Professor Simon Franklin about the album “The Icon Collection in the Tretyakov Gallery”

The Tretyakov Gallery has played a unique role in the modern history of Russian icons. It has been instrumental not only in the preservation of many of the finest icons, but also in the transformation of the cultural status of icons from devotional objects into ‘art’.

Pavel Tretyakov himself was among the first collectors to view icons as art, and the Tretyakov Gallery’s first exhibitions of icons – starting from 1904 – coincided with a remarkable age of rediscovery. For centuries is had been assumed that icons were naturally dull-coloured (the colour of faded varnish), or that the right way to look after them was to add fresh layers of paint from time to time. Only in the early 20th century did restorers begin to remove  later layers of paint and varnish. This technical revolution led to an aesthetic revelation, and to a fundamental cultural re-evaluation.

The reinstatement of icons as art came just in time. It meant that museums – and the Tretyakov Gallery in the first instance – could legitimately collect, conserve, display and cherish icons even as official institutions of the atheist Soviet State. Indeed, a museum was often the only safe refuge for an ancient icon, and the Tretyakov’s collections expanded hugely during the Soviet era.

The post-Soviet years brought both – paradoxically – fresh tensions. Understandably, the Orthodox Church sought not only to re-establish the primary religious status and function of icons, but also in many cases to reclaim ownership, at least on moral grounds. Again, the Tretyakov Gallery led the way in finding a sensitive solution to this modern dilemma, in which the icon is acknowledged both as a devotional object in Orthodox worship and as a vital part of the broader artistic heritage of the nation, and of the world.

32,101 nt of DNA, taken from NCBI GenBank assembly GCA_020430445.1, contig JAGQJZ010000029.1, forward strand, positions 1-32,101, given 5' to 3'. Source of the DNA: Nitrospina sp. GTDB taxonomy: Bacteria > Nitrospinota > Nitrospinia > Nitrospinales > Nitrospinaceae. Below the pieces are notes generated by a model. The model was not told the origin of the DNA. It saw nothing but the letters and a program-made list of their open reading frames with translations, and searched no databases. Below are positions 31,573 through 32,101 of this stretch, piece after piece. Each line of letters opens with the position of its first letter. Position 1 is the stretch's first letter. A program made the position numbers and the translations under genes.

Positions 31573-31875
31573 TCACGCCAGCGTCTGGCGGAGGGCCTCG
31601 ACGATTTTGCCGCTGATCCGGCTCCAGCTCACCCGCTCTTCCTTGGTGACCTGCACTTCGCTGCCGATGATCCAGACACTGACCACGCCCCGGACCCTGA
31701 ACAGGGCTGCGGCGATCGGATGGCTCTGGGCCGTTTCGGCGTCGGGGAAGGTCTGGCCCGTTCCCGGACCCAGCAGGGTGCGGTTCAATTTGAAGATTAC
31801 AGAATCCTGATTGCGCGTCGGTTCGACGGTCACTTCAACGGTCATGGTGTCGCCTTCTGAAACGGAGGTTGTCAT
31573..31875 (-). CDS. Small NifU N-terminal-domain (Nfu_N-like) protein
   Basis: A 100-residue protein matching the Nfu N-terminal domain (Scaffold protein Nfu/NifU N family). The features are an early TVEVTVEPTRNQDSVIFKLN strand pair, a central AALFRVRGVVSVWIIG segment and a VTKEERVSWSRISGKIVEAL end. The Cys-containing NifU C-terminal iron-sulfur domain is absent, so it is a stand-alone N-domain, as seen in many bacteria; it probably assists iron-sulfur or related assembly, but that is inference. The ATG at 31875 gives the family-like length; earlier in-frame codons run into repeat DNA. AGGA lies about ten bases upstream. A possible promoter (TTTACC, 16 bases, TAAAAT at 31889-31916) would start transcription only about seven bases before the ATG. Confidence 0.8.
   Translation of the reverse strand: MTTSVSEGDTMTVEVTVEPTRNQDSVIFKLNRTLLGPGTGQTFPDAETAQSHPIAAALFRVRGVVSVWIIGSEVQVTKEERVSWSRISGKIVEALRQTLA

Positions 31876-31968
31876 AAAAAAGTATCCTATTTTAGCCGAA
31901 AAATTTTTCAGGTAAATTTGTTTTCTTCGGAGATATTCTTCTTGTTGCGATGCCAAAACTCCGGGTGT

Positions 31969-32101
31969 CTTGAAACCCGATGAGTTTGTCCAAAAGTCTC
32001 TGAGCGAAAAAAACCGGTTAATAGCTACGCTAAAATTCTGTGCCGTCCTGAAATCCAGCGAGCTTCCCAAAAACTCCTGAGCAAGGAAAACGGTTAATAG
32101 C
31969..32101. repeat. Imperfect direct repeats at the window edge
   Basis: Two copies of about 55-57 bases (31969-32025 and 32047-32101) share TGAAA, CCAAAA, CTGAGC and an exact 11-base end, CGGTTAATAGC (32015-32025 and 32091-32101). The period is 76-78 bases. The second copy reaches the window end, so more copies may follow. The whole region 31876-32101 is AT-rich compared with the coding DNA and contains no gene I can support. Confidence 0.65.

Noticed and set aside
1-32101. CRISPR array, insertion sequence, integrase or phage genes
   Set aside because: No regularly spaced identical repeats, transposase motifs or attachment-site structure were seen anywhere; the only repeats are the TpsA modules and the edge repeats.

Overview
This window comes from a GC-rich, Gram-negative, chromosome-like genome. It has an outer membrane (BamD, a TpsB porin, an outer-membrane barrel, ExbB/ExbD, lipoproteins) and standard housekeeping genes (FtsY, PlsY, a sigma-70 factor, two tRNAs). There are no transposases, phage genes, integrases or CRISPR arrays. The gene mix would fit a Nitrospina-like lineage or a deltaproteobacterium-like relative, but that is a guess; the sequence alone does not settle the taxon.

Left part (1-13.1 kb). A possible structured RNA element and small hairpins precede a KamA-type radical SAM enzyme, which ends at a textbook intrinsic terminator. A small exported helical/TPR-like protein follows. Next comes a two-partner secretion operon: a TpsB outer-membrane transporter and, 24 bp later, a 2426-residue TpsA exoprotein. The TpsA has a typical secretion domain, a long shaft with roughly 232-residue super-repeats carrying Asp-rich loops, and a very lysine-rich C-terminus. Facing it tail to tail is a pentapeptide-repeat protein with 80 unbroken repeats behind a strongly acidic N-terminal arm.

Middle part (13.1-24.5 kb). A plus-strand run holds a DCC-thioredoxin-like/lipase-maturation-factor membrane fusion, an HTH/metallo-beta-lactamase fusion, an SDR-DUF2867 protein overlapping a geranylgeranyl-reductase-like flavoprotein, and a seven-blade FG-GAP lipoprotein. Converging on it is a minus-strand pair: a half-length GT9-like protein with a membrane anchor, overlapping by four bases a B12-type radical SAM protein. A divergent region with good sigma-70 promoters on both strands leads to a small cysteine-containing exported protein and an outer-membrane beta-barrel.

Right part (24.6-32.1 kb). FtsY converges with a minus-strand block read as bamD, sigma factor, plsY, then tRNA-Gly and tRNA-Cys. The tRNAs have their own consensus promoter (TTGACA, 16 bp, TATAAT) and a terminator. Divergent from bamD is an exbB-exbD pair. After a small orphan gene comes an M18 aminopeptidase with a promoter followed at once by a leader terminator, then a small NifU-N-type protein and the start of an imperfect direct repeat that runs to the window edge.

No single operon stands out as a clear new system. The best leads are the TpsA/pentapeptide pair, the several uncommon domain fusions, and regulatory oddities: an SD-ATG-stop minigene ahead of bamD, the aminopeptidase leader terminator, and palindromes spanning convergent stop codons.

This magnificent 150th-anniversary album is a fitting emblem of the role of the Gallery in the story of icons, of the role of icons in the story of the gallery, and indeed of the creative partnerships between Church, State museums and private financial resources which are essential if great historic culture is to flourish in the modern age. It presents a splendid panorama of the Gallery’s collections, described by the Gallery’s experts, made possible through the generous private sponsorship of Vitaly Machitski, and with an appreciative preface by Patriarch Alexei II.

Here are 150 icons – symbolically, one for each year of the Tretyakov Gallery’s existence – from the 11th century to the 19th, showing the work of the major schools of icon-painters in Kiev, Vladimir and Suzdal, Novgorod, Tver, Pskov and Moscow, and provincial centres. Each full-page colour illustration is accompanied by a succinct description of the icon’s theme and composition, and often by additional illustrations of details. The book will surely be enjoyed and admired as a fine tribute to a fine institution, and as a handsome volume which can be browsed for aesthetic pleasure. But it can also serve a more profound purpose. It is, in effect, a complete visual course in the history and variety of Russian icons. To leaf slowly through this book is an education, and a revelation.

Simon Franklin
Professor, Head of the Department of Slavonic Studies,
University of Cambridge
Chairman of the Board of Trustees of the "Pushkin House"